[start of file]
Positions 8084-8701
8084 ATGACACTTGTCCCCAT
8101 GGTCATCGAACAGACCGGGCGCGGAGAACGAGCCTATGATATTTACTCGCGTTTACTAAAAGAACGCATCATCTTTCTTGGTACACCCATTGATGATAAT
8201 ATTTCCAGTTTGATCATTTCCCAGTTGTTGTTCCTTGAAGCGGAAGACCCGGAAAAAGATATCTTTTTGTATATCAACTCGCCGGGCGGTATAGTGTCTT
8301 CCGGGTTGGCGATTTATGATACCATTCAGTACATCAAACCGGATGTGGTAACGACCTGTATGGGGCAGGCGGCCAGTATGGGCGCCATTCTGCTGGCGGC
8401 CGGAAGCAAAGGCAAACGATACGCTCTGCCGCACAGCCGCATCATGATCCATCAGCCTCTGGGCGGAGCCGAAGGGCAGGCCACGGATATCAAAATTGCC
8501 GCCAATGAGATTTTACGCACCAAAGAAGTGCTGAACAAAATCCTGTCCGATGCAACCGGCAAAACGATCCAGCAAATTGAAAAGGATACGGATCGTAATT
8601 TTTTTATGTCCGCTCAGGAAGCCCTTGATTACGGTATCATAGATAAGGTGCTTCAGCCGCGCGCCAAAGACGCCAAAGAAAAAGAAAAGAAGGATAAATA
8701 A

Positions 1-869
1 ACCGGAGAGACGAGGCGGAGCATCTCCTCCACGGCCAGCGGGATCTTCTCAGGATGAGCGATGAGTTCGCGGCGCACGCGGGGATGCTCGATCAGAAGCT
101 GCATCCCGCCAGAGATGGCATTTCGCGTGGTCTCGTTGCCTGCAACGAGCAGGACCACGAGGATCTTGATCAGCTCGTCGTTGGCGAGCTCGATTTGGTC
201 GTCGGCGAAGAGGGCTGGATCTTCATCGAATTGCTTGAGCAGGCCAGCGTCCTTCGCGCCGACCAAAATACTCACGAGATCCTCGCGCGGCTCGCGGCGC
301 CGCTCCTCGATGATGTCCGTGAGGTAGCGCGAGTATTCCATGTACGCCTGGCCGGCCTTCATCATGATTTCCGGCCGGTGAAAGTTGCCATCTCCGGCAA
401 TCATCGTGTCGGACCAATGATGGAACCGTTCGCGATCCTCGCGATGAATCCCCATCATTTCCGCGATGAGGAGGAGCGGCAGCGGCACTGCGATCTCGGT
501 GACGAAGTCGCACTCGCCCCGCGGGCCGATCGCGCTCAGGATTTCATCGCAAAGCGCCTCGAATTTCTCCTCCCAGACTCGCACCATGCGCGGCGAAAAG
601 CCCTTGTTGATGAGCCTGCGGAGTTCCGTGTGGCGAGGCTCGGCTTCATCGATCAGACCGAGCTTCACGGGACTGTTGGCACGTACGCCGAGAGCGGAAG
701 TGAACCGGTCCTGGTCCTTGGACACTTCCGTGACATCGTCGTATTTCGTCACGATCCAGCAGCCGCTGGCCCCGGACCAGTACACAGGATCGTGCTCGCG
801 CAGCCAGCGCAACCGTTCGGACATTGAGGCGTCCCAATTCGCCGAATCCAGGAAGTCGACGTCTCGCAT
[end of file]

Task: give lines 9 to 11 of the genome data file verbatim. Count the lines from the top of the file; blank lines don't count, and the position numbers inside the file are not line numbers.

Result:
8701 A

Positions 1-869
1 ACCGGAGAGACGAGGCGGAGCATCTCCTCCACGGCCAGCGGGATCTTCTCAGGATGAGCGATGAGTTCGCGGCGCACGCGGGGATGCTCGATCAGAAGCT